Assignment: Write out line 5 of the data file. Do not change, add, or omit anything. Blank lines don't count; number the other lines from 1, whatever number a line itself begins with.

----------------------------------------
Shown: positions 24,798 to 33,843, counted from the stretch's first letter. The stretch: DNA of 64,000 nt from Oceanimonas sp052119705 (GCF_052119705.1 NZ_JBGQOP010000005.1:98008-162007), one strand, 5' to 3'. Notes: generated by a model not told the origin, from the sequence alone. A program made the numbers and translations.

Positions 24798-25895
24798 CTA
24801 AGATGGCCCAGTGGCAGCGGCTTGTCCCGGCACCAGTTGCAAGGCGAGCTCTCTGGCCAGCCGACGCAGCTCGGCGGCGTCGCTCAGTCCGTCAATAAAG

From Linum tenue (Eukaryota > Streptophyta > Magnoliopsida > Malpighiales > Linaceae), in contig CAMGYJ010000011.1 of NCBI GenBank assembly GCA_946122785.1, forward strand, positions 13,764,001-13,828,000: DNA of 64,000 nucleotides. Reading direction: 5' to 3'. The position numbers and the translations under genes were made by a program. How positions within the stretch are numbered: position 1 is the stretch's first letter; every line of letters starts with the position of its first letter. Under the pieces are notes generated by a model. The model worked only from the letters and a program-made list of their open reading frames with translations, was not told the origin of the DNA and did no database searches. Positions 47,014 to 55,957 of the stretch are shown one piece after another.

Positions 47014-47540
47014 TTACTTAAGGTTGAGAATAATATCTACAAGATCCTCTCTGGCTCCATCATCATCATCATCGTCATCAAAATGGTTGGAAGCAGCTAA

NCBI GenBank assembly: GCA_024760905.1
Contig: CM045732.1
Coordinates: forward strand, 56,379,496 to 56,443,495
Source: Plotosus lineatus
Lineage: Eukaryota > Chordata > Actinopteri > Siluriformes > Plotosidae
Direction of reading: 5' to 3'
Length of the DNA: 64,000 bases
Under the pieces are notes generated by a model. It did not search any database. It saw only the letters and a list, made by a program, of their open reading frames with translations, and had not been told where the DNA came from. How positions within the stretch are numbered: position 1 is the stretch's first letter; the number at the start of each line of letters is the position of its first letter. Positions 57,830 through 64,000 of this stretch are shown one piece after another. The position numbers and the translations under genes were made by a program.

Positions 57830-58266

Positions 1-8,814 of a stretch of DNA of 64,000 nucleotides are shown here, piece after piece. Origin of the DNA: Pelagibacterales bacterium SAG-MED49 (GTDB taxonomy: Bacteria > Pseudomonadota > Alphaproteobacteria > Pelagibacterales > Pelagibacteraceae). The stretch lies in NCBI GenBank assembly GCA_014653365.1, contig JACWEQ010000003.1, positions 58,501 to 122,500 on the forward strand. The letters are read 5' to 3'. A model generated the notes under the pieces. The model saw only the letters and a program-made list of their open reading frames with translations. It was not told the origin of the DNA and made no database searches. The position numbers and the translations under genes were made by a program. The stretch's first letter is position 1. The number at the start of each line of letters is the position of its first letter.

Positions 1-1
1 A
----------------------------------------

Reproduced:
From Linum tenue (Eukaryota > Streptophyta > Magnoliopsida > Malpighiales > Linaceae), in contig CAMGYJ010000011.1 of NCBI GenBank assembly GCA_946122785.1, forward strand, positions 13,764,001-13,828,000: DNA of 64,000 nucleotides. Reading direction: 5' to 3'. The position numbers and the translations under genes were made by a program. How positions within the stretch are numbered: position 1 is the stretch's first letter; every line of letters starts with the position of its first letter. Under the pieces are notes generated by a model. The model worked only from the letters and a program-made list of their open reading frames with translations, was not told the origin of the DNA and did no database searches. Positions 47,014 to 55,957 of the stretch are shown one piece after another.